Even the Feds admit the failure of Social SecurityBlog added by Jeffrey Reeves on September 22, 2011
Jeffrey Reeves MA

Jeffrey Reeves

Denver, CO

Joined: March 24, 2010

My Company

EUREKONOMICS[tm]

Commentary on an excerpt from the Bloomberg article, “Delay Taking Social Security, Add Annuity to Survive Retirement, GAO Says,” By Margaret Collins, July 1, 2011.

Commentary in italics

Retirees may have to delay Social Security benefits and buy an annuity to have enough money for retirement, said a U.S. government study.

“The risk that retirees will outlive their assets is a growing challenge,” according to a study from the Government Accountability Office released today. Increased life expectancies and health care costs coupled with declines in financial markets and home equity over the last few years have “intensified” workers’ concerns about how to manage their savings in retirement, the report said.

Most of the advice emanating from the financial community aims to convince our clients that they should stay the course and continue to give some behemoth control of their money. The premise is that large financial institutions are smarter and better able to make decisions about our client's retirement than our clients can with the help of a trusted advisor.

Hmmm — sort of sounds like the same tune the folks in D.C. are playing.


Annuities are insurance contracts that can offer a steady stream of income for life. High-income households generally don’t need them, according to experts the GAO consulted.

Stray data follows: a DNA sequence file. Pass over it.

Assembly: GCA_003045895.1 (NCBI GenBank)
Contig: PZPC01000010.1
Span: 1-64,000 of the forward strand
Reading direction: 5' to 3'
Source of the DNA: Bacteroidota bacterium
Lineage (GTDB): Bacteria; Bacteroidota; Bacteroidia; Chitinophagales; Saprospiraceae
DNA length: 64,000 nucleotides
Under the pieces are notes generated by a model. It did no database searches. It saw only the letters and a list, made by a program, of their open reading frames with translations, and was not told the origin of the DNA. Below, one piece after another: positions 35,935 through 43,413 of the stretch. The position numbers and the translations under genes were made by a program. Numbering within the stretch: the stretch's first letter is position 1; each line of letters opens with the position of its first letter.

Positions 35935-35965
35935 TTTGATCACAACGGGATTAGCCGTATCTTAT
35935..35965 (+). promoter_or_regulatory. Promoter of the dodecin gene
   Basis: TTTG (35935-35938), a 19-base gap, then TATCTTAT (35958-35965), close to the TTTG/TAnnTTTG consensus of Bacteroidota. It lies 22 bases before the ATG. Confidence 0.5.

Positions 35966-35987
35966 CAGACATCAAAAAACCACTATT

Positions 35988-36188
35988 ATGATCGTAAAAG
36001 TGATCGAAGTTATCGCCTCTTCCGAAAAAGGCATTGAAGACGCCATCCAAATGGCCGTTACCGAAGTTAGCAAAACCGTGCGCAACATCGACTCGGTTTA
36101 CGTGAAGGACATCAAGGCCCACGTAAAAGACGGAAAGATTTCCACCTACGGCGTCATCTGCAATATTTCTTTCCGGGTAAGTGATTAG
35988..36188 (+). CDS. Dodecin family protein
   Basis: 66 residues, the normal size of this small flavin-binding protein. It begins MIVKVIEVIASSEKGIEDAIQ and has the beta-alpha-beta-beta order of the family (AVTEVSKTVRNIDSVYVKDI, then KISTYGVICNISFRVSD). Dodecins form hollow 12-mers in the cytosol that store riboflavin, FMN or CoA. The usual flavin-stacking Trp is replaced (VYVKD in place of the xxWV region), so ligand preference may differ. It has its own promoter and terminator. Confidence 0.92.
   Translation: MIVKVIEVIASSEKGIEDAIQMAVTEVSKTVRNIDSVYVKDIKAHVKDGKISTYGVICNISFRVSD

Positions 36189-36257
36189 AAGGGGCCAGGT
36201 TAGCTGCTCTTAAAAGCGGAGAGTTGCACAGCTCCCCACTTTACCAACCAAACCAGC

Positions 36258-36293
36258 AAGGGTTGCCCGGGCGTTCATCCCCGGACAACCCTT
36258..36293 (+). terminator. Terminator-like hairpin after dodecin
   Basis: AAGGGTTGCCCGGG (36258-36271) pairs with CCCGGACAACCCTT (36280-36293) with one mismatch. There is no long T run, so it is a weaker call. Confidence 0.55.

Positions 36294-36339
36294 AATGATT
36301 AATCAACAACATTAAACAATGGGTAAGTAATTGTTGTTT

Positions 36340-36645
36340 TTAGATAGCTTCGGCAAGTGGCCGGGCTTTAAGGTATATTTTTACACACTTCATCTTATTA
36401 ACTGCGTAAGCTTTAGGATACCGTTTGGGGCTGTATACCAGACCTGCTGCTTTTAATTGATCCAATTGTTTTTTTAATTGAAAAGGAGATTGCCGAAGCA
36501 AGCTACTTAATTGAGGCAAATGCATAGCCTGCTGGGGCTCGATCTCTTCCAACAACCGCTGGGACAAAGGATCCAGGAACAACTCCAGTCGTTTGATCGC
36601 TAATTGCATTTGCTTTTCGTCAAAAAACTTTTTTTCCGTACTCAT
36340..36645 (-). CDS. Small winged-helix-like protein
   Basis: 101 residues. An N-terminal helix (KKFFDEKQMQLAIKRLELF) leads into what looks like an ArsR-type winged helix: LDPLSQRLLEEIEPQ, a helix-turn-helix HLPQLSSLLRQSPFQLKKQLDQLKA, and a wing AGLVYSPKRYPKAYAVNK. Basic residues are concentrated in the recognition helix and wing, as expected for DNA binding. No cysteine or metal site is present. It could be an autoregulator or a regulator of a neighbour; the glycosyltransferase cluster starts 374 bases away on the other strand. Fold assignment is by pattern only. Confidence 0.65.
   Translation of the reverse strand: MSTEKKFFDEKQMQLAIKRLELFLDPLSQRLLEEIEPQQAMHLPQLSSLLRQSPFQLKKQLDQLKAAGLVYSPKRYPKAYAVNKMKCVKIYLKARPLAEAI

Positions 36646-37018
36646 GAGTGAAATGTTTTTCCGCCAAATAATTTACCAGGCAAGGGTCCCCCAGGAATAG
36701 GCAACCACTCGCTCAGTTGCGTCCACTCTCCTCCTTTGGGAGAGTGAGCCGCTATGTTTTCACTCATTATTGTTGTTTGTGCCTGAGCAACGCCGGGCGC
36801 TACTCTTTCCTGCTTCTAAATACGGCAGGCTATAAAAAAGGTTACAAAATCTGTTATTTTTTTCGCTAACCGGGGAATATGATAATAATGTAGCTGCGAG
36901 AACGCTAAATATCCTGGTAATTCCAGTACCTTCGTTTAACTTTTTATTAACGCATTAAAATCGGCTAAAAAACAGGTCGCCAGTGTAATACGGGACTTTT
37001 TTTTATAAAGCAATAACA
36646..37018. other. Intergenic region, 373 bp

That’s funny. Most annuities are sold to the folks the GAO seems to think “don’t need them.” I wonder where the journalist got her information? Could it have been from a source that qualified as a behemoth?

Middle-income households, defined in the study as having a net worth of about $350,000 including their homes, that don’t have traditional pensions should consider using a portion of their savings to purchase an inflation-adjusted annuity, the study said.

There they go again. You should buy something the behemoth financial institutions — supported by the financial press — want to sell. An annuity may make sense for some and be entirely wrong for others, regardless of their wealth. It's the client and his/her advisor who should decide what products and services to employ to secure adequate inflation protected retirement income that the client can't outlive.

Lower-income families need to accumulate some cash savings first.

Finally, the real truth. However, it’s not just the lower-income folks who need to accumulate savings, it’s all of us. Most of what the Wall Street wonks call investments — everything from 401(k)s, to penny stocks, to well-established mutual funds, to ETFs — are actually gambles and most of what we know about creating wealth is just plain wrong … just ask Benjamin Graham.
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